Serum human glandular kallikrein (hK2) and insulin-like growth factor 1 (IGF-1) improve the discrimination between prostate cancer and benign prostatic hyperplasia in combination with total and %free PSA




There is growing evidence describing an association of hK2 and IGFs with cancer. The aim of this study is to investigate the differences in serum levels of hK2 and IGFs in a large group of patients with benign prostatic hyperplasia (BPH) or prostatic carcinoma (CaP) and to examine the value of these variables, as well as their various combinations with PSA, for discriminating between these two clinical entities.


Human glandular kallikrein 2 (hK2), insulin-like growth factor-1 (IGF-1), free and total PSA concentrations were measured with non-competitive immunological procedures. Receiver operating characteristic (ROC) analysis as well as univariate and multivariate logistic regression analysis were performed to investigate the potential utility of the various markers and their combinations for discriminating between BPH and CaP.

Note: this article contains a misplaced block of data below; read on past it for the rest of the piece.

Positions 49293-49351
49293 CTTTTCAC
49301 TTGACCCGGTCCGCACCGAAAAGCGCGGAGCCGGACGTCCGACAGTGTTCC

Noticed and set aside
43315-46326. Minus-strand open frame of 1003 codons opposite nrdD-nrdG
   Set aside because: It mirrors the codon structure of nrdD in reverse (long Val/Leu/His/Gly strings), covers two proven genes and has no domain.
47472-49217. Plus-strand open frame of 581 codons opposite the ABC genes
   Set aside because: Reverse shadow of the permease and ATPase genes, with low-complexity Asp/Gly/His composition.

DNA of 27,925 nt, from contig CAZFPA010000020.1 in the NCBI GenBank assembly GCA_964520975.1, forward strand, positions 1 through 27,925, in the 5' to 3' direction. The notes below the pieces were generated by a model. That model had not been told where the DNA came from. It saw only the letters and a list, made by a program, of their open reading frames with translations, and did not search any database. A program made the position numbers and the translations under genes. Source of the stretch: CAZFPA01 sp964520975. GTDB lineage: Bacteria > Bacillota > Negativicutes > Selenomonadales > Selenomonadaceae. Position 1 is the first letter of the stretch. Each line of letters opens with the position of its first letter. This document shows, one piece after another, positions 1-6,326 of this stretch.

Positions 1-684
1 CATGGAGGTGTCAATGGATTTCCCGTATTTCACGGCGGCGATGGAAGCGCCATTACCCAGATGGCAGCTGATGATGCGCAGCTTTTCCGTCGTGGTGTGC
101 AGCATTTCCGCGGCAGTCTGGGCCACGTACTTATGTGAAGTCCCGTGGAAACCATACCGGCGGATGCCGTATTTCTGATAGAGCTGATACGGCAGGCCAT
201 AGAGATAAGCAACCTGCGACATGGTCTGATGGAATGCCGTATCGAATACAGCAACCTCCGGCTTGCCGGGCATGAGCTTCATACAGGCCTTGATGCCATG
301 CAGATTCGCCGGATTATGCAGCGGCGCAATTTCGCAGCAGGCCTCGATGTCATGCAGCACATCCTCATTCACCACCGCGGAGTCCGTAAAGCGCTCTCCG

hK2 and IGF-1 concentrations were increased in CaP patients, in comparison to BPH patients. hK2/free PSA and free/total PSA ratios (area under the curve, AUC = 0.70) were stronger predictors of prostate cancer than the IGF-1/total PSA ratio (AUC = 0.56) in the group of patients with total PSA <4 μg/L. The hK2/free PSA ratio (AUC = 0.74) was found to have significant discriminatory value in patients with total PSA within the “gray zone” (4–10 μg/L). Multivariate logistic regression models confirmed the observed relationships and identified IGF-1/free PSA and hK2/free PSA as independent predictors of CaP.


hK2/free PSA and IGF-1/free PSA ratios may be useful adjuncts in improving patient selection for prostate biopsy. Prostate 54: 220–229, 2003. © 2002 Wiley-Liss, Inc.